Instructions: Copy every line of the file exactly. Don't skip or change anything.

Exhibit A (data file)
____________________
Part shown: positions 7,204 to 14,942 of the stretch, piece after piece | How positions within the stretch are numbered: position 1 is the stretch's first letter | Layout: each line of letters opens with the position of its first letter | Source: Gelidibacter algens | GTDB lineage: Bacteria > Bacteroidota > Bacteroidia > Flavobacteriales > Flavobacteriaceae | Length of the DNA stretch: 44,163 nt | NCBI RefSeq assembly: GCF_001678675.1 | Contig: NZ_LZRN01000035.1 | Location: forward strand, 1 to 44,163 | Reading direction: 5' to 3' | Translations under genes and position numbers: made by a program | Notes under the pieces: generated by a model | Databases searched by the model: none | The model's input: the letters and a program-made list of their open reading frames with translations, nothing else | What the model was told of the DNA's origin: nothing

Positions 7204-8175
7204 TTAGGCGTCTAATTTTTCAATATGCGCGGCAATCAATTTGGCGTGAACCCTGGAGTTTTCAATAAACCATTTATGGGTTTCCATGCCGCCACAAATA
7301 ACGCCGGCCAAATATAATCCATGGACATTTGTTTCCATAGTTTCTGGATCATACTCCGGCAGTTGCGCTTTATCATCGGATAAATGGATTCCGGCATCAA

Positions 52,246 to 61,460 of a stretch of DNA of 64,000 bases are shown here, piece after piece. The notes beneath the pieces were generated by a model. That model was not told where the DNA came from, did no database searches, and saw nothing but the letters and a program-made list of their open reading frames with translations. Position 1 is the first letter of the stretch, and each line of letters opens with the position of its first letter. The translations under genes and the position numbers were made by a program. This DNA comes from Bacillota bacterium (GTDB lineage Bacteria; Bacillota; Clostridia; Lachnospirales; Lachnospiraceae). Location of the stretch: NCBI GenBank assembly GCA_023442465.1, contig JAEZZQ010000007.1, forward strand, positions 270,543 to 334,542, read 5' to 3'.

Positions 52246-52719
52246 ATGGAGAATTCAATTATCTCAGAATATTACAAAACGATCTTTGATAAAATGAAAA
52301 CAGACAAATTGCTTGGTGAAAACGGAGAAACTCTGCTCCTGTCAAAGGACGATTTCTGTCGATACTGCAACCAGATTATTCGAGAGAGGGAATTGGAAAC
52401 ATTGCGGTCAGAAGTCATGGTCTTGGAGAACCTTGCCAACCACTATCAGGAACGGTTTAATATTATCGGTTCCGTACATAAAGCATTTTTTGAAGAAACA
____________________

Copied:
Part shown: positions 7,204 to 14,942 of the stretch, piece after piece | How positions within the stretch are numbered: position 1 is the stretch's first letter | Layout: each line of letters opens with the position of its first letter | Source: Gelidibacter algens | GTDB lineage: Bacteria > Bacteroidota > Bacteroidia > Flavobacteriales > Flavobacteriaceae | Length of the DNA stretch: 44,163 nt | NCBI RefSeq assembly: GCF_001678675.1 | Contig: NZ_LZRN01000035.1 | Location: forward strand, 1 to 44,163 | Reading direction: 5' to 3' | Translations under genes and position numbers: made by a program | Notes under the pieces: generated by a model | Databases searched by the model: none | The model's input: the letters and a program-made list of their open reading frames with translations, nothing else | What the model was told of the DNA's origin: nothing

Positions 7204-8175
7204 TTAGGCGTCTAATTTTTCAATATGCGCGGCAATCAATTTGGCGTGAACCCTGGAGTTTTCAATAAACCATTTATGGGTTTCCATGCCGCCACAAATA
7301 ACGCCGGCCAAATATAATCCATGGACATTTGTTTCCATAGTTTCTGGATCATACTCCGGCAGTTGCGCTTTATCATCGGATAAATGGATTCCGGCATCAA

Positions 52,246 to 61,460 of a stretch of DNA of 64,000 bases are shown here, piece after piece. The notes beneath the pieces were generated by a model. That model was not told where the DNA came from, did no database searches, and saw nothing but the letters and a program-made list of their open reading frames with translations. Position 1 is the first letter of the stretch, and each line of letters opens with the position of its first letter. The translations under genes and the position numbers were made by a program. This DNA comes from Bacillota bacterium (GTDB lineage Bacteria; Bacillota; Clostridia; Lachnospirales; Lachnospiraceae). Location of the stretch: NCBI GenBank assembly GCA_023442465.1, contig JAEZZQ010000007.1, forward strand, positions 270,543 to 334,542, read 5' to 3'.

Positions 52246-52719
52246 ATGGAGAATTCAATTATCTCAGAATATTACAAAACGATCTTTGATAAAATGAAAA
52301 CAGACAAATTGCTTGGTGAAAACGGAGAAACTCTGCTCCTGTCAAAGGACGATTTCTGTCGATACTGCAACCAGATTATTCGAGAGAGGGAATTGGAAAC
52401 ATTGCGGTCAGAAGTCATGGTCTTGGAGAACCTTGCCAACCACTATCAGGAACGGTTTAATATTATCGGTTCCGTACATAAAGCATTTTTTGAAGAAACA